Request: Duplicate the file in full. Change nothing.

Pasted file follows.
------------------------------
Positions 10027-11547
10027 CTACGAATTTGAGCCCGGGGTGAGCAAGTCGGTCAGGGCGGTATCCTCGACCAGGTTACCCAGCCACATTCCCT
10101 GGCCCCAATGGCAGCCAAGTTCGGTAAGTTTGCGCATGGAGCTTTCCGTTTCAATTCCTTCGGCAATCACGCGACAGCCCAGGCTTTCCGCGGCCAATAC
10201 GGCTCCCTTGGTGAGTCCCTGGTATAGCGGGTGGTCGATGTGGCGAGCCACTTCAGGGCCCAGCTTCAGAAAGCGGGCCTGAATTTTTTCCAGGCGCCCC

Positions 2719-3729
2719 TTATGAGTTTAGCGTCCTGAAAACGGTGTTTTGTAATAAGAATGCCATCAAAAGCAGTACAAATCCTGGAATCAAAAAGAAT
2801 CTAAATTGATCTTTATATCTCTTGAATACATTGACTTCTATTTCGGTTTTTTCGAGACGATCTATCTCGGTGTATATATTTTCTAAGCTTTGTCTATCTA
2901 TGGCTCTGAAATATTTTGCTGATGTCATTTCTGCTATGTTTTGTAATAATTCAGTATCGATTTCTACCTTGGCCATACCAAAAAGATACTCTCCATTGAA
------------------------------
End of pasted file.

Positions 10027-11547
10027 CTACGAATTTGAGCCCGGGGTGAGCAAGTCGGTCAGGGCGGTATCCTCGACCAGGTTACCCAGCCACATTCCCT
10101 GGCCCCAATGGCAGCCAAGTTCGGTAAGTTTGCGCATGGAGCTTTCCGTTTCAATTCCTTCGGCAATCACGCGACAGCCCAGGCTTTCCGCGGCCAATAC
10201 GGCTCCCTTGGTGAGTCCCTGGTATAGCGGGTGGTCGATGTGGCGAGCCACTTCAGGGCCCAGCTTCAGAAAGCGGGCCTGAATTTTTTCCAGGCGCCCC

Positions 2719-3729
2719 TTATGAGTTTAGCGTCCTGAAAACGGTGTTTTGTAATAAGAATGCCATCAAAAGCAGTACAAATCCTGGAATCAAAAAGAAT
2801 CTAAATTGATCTTTATATCTCTTGAATACATTGACTTCTATTTCGGTTTTTTCGAGACGATCTATCTCGGTGTATATATTTTCTAAGCTTTGTCTATCTA
2901 TGGCTCTGAAATATTTTGCTGATGTCATTTCTGCTATGTTTTGTAATAATTCAGTATCGATTTCTACCTTGGCCATACCAAAAAGATACTCTCCATTGAA